John Enderby

John Enderby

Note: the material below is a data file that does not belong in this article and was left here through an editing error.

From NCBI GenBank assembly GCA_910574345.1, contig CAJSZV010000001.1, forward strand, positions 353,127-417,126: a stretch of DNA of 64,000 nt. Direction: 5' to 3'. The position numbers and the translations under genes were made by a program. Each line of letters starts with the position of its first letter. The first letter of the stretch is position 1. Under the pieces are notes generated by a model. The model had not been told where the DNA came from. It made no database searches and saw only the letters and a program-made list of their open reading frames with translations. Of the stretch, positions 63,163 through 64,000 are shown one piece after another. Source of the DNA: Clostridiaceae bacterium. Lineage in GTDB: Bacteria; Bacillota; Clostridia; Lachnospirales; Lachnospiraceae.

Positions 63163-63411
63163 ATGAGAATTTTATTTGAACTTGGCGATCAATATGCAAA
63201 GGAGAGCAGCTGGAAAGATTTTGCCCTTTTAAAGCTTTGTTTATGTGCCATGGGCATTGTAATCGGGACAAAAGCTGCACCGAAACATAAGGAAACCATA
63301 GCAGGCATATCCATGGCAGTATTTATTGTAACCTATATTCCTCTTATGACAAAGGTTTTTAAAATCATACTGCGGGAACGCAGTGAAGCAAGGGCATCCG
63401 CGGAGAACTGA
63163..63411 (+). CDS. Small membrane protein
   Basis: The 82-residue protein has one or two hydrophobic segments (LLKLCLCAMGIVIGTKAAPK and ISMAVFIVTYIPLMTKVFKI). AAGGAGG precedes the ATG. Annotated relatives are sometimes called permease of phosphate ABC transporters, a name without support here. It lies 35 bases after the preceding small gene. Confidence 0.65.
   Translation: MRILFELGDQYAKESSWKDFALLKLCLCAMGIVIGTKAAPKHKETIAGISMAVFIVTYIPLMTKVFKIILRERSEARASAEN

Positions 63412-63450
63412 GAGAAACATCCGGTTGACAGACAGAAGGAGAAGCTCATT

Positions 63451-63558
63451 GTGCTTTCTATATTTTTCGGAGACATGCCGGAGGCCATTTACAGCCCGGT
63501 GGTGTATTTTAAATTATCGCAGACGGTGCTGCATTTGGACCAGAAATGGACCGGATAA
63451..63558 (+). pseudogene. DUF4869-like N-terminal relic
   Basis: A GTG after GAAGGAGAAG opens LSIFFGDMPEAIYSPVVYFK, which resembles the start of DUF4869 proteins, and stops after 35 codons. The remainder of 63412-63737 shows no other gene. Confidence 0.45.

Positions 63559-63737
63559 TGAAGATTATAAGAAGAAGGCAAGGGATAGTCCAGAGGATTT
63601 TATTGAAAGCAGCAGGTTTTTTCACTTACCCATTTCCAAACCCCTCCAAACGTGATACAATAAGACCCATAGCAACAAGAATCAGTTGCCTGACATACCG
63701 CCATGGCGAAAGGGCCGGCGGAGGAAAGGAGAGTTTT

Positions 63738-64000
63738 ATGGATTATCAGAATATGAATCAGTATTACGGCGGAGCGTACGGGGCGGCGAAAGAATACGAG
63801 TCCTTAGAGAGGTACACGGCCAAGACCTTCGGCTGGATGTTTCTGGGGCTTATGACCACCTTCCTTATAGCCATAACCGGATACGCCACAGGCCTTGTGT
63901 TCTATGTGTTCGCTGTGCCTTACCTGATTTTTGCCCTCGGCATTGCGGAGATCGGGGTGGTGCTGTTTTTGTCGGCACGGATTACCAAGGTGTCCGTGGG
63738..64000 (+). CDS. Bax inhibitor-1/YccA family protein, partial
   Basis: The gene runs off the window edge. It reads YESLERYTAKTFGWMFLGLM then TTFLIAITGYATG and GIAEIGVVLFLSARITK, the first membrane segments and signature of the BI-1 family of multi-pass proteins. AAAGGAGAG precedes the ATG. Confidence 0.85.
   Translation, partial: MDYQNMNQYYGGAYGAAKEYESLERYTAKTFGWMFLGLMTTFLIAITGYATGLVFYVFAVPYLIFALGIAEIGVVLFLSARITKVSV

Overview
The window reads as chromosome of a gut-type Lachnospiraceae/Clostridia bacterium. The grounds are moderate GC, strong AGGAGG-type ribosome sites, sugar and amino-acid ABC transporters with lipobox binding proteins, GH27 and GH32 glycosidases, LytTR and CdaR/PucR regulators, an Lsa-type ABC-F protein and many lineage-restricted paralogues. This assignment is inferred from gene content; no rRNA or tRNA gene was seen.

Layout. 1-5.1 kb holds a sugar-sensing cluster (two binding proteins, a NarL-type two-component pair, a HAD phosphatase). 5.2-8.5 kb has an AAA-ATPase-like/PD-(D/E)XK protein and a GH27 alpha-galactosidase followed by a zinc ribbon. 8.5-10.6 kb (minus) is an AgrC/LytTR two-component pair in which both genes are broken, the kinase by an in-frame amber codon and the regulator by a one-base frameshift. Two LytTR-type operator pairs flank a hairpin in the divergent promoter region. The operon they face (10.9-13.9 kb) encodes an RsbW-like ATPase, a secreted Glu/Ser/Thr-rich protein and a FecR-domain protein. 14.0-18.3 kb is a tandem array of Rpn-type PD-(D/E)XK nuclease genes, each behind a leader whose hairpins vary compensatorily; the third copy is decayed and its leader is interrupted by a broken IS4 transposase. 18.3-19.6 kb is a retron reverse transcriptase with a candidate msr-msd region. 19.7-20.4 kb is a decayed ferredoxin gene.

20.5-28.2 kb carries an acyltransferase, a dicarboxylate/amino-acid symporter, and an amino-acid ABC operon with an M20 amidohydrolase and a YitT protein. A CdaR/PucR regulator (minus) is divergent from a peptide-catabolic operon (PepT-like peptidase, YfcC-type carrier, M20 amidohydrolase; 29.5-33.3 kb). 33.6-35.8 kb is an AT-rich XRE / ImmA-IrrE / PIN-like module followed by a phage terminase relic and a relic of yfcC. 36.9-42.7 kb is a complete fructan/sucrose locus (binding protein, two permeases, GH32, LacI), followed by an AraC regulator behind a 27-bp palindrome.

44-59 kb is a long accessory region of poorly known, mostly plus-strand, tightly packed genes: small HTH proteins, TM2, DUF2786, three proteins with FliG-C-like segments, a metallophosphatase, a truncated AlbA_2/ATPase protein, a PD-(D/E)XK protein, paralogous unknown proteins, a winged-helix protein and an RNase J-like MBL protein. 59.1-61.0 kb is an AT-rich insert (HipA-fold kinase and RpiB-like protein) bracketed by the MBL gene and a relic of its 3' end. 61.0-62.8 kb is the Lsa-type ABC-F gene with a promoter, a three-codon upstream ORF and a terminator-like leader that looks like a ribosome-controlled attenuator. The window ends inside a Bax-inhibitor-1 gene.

JOHN ENDERBY GILBERT PARKER For a moment Charles seemed thoughtful as though Enderby's reasons appealed to him but Lord Rippingdale had now the chance which for ten years he had invited and he would not let it pass. "The honour which his Majesty offers my good Lincolnshire squire is more to your children than the few loaves and fishes which you might leave them. We all know how miserly John Enderby has grown." Lord Rippingdale had touched the tenderest spot in the King's mind. His vanity was no less than his impecuniosity and this was the third time in one day he had been defeated in his efforts to confer an honour and exact a price beyond all reason for that honour. The gentlemen he had sought had found business elsewhere and were not to be seen when his messengers called at their estates. It was not the King's way to give anything for nothing. Some of these gentlemen had been benefited by the draining of the Holland fens which the King had undertaken reserving a stout portion of the land for himself; but John Enderby benefited nothing for his estates lay further north and near the sea not far from the town of Mablethorpe. He had paid all the taxes which the King had levied and had not murmured beyond his own threshold. He spoke his mind with candour and to him the King was still a man to whom the truth was to be told with directness which was the highest honour one man might show another. "Rank treason!" repeated Lord Rippingdale loudly. "Enderby has been in bad company your Majesty. If you are not wholly with the King you are against him. 'He that is not with me is against me and he that gathereth not with me scattereth abroad.'" A sudden anger seized the King and turning he set foot in the stirrup muttering something to himself which boded no good for John Enderby. A gentleman held the stirrup while he mounted and with Lord Rippingdale beside him in the saddle he turned and spoke to Enderby. Self-will and resentment were in his tone. "Knight of Enderby we have made you" he said "and Knight of Enderby you shall remain. Look to it that you pay the fees for the accolade." "Your Majesty" said Enderby reaching out his hand in protest "I will not have this greatness you would thrust upon me. Did your Majesty need and speak to me as one gentleman to another in his need then would I part with the last inch of my land; but to barter my estate for a gift that I have no heart nor use for--your Majesty I cannot do it." The hand of the King twisted in his bridle-rein and his body stiffened in anger. "See to it my Lord Rippingdale" he said "that our knight here pays to the last penny for the courtesy of the accolade. You shall levy upon his estate." "We are both gentlemen your Majesty and my rights within the law are no less than your Majesty's" said Enderby stoutly. "The gentleman forgets that the King is the fountain of all law" said Lord Rippingdale obliquely to the King. "We will make one new statute for this stubborn knight" said Charles; "even a writ of outlawry. His estates shall be confiscate to the Crown. Go seek a King and country better suited to your tastes our rebel Knight of Enderby." "I am still an Enderby of Enderby and a man of Lincolnshire your Majesty" answered the squire as the King rode towards Boston church where presently he should pray after this fashion with his subjects there assembled: "Most heartily we beseech Thee with Thy favour to behold our most gracious sovereign King Charles. Endue him plenteously with Heavenly gifts; grant him in health and wealth long to live; strengthen him that he may vanquish and overcome all his enemies; and finally after this life he may attain everlasting joy and felicity." With a heavy heart Enderby turned homewards; that is towards Mablethorpe upon the coast which lies between Saltfleet Haven and Skegness two ports that are places of mark in the history of the kingdom as all the world knows. He had never been so vexed in his life. It was not so much anger against the King for he had great reverence for the monarchy of England; but against Lord Rippingdale his mind was violent. Years before in a quarrel between the Earl of Lindsey and Lord Rippingdale upon a public matter which Parliament settled afterwards he had sided with the Earl of Lindsey. The two Earls had been reconciled afterwards but Lord Rippingdale had never forgiven Enderby. In Enderby's brain ideas worked somewhat heavily; but to-day his slumberous strength was infused with a spirit of action and the warmth of a pervasive idea. There was no darkness in his thoughts but his pulse beat heavily and he could hear the veins throbbing under his ear impetuously. Once or twice as he rode on in the declining afternoon he muttered to himself. Now it was: "My Lord Rippingdale indeed!" or "Not even for a King!" or "Sir John Enderby forsooth! Sir John Enderby forsooth!" Once again he spoke reining in his horse beside a tall cross at four corners near Stickford by the East Fen. Taking off his hat he prayed: "Thou just God do Thou judge between my King and myself. Thou knowest that I have striven as an honest gentleman to do right before all men. When I have seen my sin oh Lord I have repented! Now I have come upon perilous times the gins are set for my feet. Oh Lord establish me in true strength! Not for my sake do I ask that Thou wilt be with me and Thy wisdom comfort me but for the sake of my good children. Wilt Thou spare my life in these troubles until they be well formed; till the lad have the bones of a man and the girl the wise thought of a woman--for she hath no mother to shield and teach her. And if this be a wrong prayer my God forgive it: for I am but a blundering squire whose tongue tells lamely what his heart feels." His head was bowed over his horse's neck his face turned to the cross his eyes were shut and he did not notice the strange and grotesque figure that suddenly appeared from among the low bushes by the fen near by. It was an odd creature perched upon stilts; one of those persons called the stilt-walkers. They were no friends of the King nor of the Earl of Lindsey nor of my Lord Rippingdale for the draining of these fens took from them their means of living. They were messengers postmen and carriers across the wide stretch of country from Spilsby even down to the river Witham and from Boston Deep down to Market Deeping and over to the sea. Since these fens were drained one might travel from Market Deeping to the Wolds without wetting a foot. "Aw'll trooble thee a moment maister" said the peasant. "A stilt- walker beant nowt i' the woorld. Howsome'er aw've a worrd to speak i' thy ear." Enderby reined in his horse and with a nod of complaisance (for he was a man ever kind to the poor and patient with those who fared ill in the world) he waited for the other to speak. "Thoo'rt the great Enderby of Enderby maister" said the peasant ducking his head and then putting on his cap; "aw've known thee sin tha wast no bigger nor a bit grass'opper i' the field. Wilt tha ride long Sir John Enderby and aw'll walk aside thee ma grey nag with thy sorrel." He glanced down humorously at his own long wooden legs. Enderby turned his horse round and proceeded on his way slowly the old man striding along beside him like a stork. "Why do you dub me Knight?" he asked his eyes searching the face of the old man. "Why shouldna aw call thee Knight if the King calls thee Knight? It is the dooty of a common man to call thee Sir John and tak off his hat at saying o' it." His hat came off and he nodded in such an odd way that Enderby burst out into a good honest laugh. "Dooth tha rememba little Tom Dowsby that went hoonting wi' thee when tha wert not yet come to age?" continued the stilt-walker. "Doost tha rememba when for a jest thee and me stopped the lord bishop tha own uncle in the highway at midnight and took his poorse from him and the rich gold chain from his neck? And doost tha rememba that tha would have his apron too for tha said that if it kept a bishop clean wouldna it keep highwaymen clean whose work was not so clean as a bishop's? Sir John Enderby aw loove thee better than the King an' aw loove thee better than my Lord Rippin'dale-ay theere's a sour heart in a goodly body!" John Enderby reined up his horse and looked the stilt-walker in the face. "Are you little Tom Dowsby?" exclaimed he. "Are you that scamp?" He laughed all at once as though he had not a trouble in the world. "And do you keep up your evil practices? Do you still waylay bishops?" "If aw confessed to Heaven or man aw would confess to thee Sir John Enderby; but aw'll confess nowt." "And how know you that I am Sir John Enderby?" "Even in Sleaford town aw kem to know it. Aw stood no further from his Majesty and Lord Rippin'dale than aw stand from you when the pair talked by the Great Boar inn. Where doos tha sleep to-night?" "At Spilsby." "To-night the King sleeps at Sutterby on the Wolds. 'Tis well for thee tha doost not bide wi' his Majesty. Theer aw've done thee a service." "What service have you done me?" "Aw've told thee that tha moost sleep by Spilsby when the King sleeps at Sutterby. Fare-thee-well maister." Doffing his cap once more the stilt-walker suddenly stopped and turning aside made his way with an almost incredible swiftness across the fen taking the ditches with huge grotesque strides. Enderby looked back and watched him for a moment curiously. Suddenly the man's words began to repeat themselves in Enderby's head: "To-night the King sleeps at Sutterby on the Wolds. 'Tis well for thee tha doost not bide wi' his Majesty." Presently a dozen vague ideas began to take form. The man had come to warn him not to join the King at Sutterby. There was some plot against Charles! These stiltwalkers were tools in the hands of the King's foes who were growing more powerful every day. He would sleep to-night not at Spilsby but at Sutterby. He was a loyal subject; no harm that he could prevent should come to the King. Before you come to Sutterby on the Wolds as you travel north to the fenland there is a combe through which the highway passes and a stream which has on one side many rocks and boulders and on the other a sort of hedge of trees and shrubs. It was here that the enemies of the King that is some stilt-walkers with two dishonourable gentlemen who had suffered from the King's oppressions placed themselves to way lay his Majesty. Lord Rippingdale had published it abroad that the King's route was towards Horncastle but at Stickney by the fens the royal party separated most of the company passing on to Horncastle while Charles Lord Rippingdale and two other cavaliers proceeded on a secret visit to a gentleman at Louth. It was dark when the King and his company came to the combe. Lord Rippingdale suggested to his Majesty that one of the gentlemen should ride ahead to guard against surprise or ambush but the King laughed and said that his shire of Lincoln bred no brigands and he rode on. He was in the coach with a gentleman beside him and Lord Rippingdale rode upon the right. Almost as the hoofs of the leaders plunged into the stream there came the whinny of a horse from among the boulders. Alarmed the coachman whipped up his team and Lord Rippingdale clapped his hand upon his sword. Even as he did it two men sprang out from among the rocks seized the horses' heads and a dozen others swarmed round all masked and armed and calling upon the King's party to surrender and to deliver up their valuables. One ruffian made to seize the bridle of Lord Rippingdale's horse but my lord's sword severed the fellow's hand at the wrist. "Villain" he shouted "do you know whom you attack?" For answer shots rang out; and as the King's gentlemen gathered close to the coach to defend him the King himself opened the door and stepped out. As he did so a stilt struck him on the head. Its owner had aimed it at Lord Rippingdale; but as my lord's horse plunged it missed him and struck the King fair upon the crown of the head. He swayed groaned and fell back into the open door of the coach. Lord Rippingdale was at once beside him sword drawn and fighting gallantly. "Scoundrels" he cried "will you kill your King?" "We will have the money which the King carries" cried one of his assailants. "The price of three knighthoods and the taxes of two shires we will have." One of the King's gentlemen had fallen and another was wounded. Lord Rippingdale was hard pressed but in what seemed the last extremity of the King and his party there came a shout from the other side of the stream: "God save the King! For the King! For the King!" A dozen horsemen splashed their way across the stream and with swords and pistols drove through the King's assailants and surrounded his coach. The ruffians made an attempt to rally and resist the onset but presently broke and ran pursued by a half-dozen of his Majesty's defenders. Five of the assailants were killed and several were wounded. As Lord Rippingdale turned to Charles to raise him the coach-door was opened upon the other side a light was thrust in and over the unconscious body of the King my lord recognised John Enderby. "His Majesty"--began John Enderby. "His Majesty is better" replied Lord Rippingdale as the King's eyes half opened. "You lead these gentlemen? This should bring you a barony--Sir John" my lord added half graciously half satirically; for the honest truth of this man's nature vexed him. "The King will thank you." "John Enderby wants no reward for being a loyal subject my lord" answered Enderby. Then with another glance at the King in which he knew that his Majesty was recovered he took off his hat bowed and mounting his horse rode away without a word. At Sutterby the gentlemen received gracious thanks of the King who had been here delivered from the first act of violence made against him in his reign. Of the part which Enderby had played Lord Rippingdale said no more to the King than this: "Sir John Enderby was of these gentlemen who saved your Majesty's life. Might it not seem to your Majesty that--" "Was he of them?" interrupted the King kindly; then all at once out of his hurt vanity and narrow self-will he added petulantly: "When he hath paid for the accolade of his knighthood then will we welcome him to us and make him Baron of Enderby." Next day when Enderby entered the great iron gates of the grounds of Enderby House the bell was ringing for noon. The house was long and low with a fine tower in the centre and two wings ran back forming the court-yard which would have been entirely inclosed had the stables moved up to complete the square. When Enderby came out into the broad sweep of grass and lawn flanked on either side by commendable trees the sun shining brightly the rooks flying overhead and the smell of ripe summer in the air he drew up his horse and sat looking before him. "To lose it! To lose it!" he said and a frown gathered upon his forehead. Even as he looked the figure of a girl appeared in the great doorway. Catching sight of the horseman she clapped her hands and waved them delightedly. Enderby's face cleared as the sun breaks through a mass of clouds and lightens all the landscape. The slumberous eyes glowed the square head came up. In five minutes he had dismounted at the great stone steps and was clasping his daughter in his arms. "Felicity my dear daughter!" he said tenderly and gravely. She threw back her head with a gaiety which bespoke the bubbling laughter in her heart and said: "Booh! to thy solemn voice. Oh thou great bear dost thou love me with tears in thine eyes?" She took his hand and drew him inside the house where laying aside his hat and gloves and sword they passed into the great library. "Come now tell me all the places thou hast visited" she said perching herself on his arm-chair. He told her and she counted them off one by one upon her fingers. "That is ninety miles of travel thou hast had. What is the most pleasing thing thou hast seen?" "It was in Stickford by the fen" he answered after a perplexed pause. "There was an old man upon the roadside with his head bowed in his hands. Some lads were making sport of him for he seemed so woe-begone and old. Two cavaliers of the King came by. One of them stopped and drove the lads away then going to the old man he said: 'Friend what is thy trouble?' The old man raised his melancholy face and answered: 'Aw'm afeared sir.' 'What fear you?' inquired the young gentleman. 'I fear ma wife sir' replied the old man. At that the other cavalier sat back in his saddle and guffawed merrily. 'Well Dick' said he to his friend 'that is the worst fear in this world. Ah Dick thou hast ne'er been married!' 'Why do you fear your wife?' asked Dick. 'Aw've been robbed of ma horse and saddle and twelve skeins o' wool. Aw'm lost aw'm ruined and shall raise ma head nevermore. To ma wife aw shall ne'er return.' 'Tut tut man' said Dick 'get back to your wife. You are master of your own house; you rule the roost. What is a wife? A wife's a woman. You are a man. You are bigger and stronger your bones are harder. Get home and wear a furious face and batter in the door and say: "What ho thou huzzy!" Why man fear you the wife of your bosom?' The old man raised his head and said: 'Tha doost not know ma wife or tha wouldst not speak like that.' At that Dick laughed and said: 'Fellow I do pity thee;' and taking the old man by the shoulders he lifted him on his own horse and took him to the village fair. There he bought him twelve skeins of wool and sent him on his way rejoicing with a horse worth five times his own." With her chin in her hands the girl had listened intently to the story. When it was finished she said: "What didst thou say was the gentleman's name?" "His friend called him Dick. He is a poor knight one Sir Richard Mowbray of Leicester called at Court and elsewhere Happy Dick Mowbray for they do say a happier and braver heart never wore the King's uniform." "Indeed I should like to know that Sir Richard Mowbray. And tell me now who is the greatest person thou hast seen in thy absence?" "I saw the King--at Boston town." "The King! The King!" Her eyes lightened her hands clapped merrily. "What did he say to thee? Now now there is that dark light in thine eyes again. I will not have it so!" With her thumbs she daintily drew down the eyelids and opened them again. "There that's better. Now what did the King say to thee?" "He said to me that I should be Sir John Enderby of Enderby." "A knight! A knight! He made thee a knight?" she asked gaily. She slipped from his knee and courtesied before him then seeing the heaviness of his look she added: "Booh Sir John Enderby why dost thou look so grave? Is knighthood so big a burden thou dost groan under it?" "Come here my lass" he said gently. "Thou art young but day by day thy wisdom grows and I can trust thee. It is better thou shouldst know from my own lips the peril this knighthood brings than that trouble should suddenly fall and thou be unprepared." Drawing her closely to him he told her the story of his meeting with the King; of Lord Rippingdale; of the King's threat to levy upon his estates and to issue a writ of outlawry against him. For a moment the girl trembled and Enderby felt her hands grow cold in his own for she had a quick and sensitive nature and passionate intelligence and imagination. "Father" she cried pantingly indignantly "the King would make thee an outlaw would seize upon thy estates because thou wouldst not pay the price of a paltry knighthood!" Suddenly her face flushed the blood came back with a rush and she stood upon her feet. "I would follow thee to the world's end rather than that thou shouldst pay one penny for that honour. The King offered thee knighthood? Why two hundred years before the King was born an Enderby was promised an earldom. Why shouldst thou take a knighthood now? Thou didst right thou didst right." Her fingers clasped in eager emphasis. ...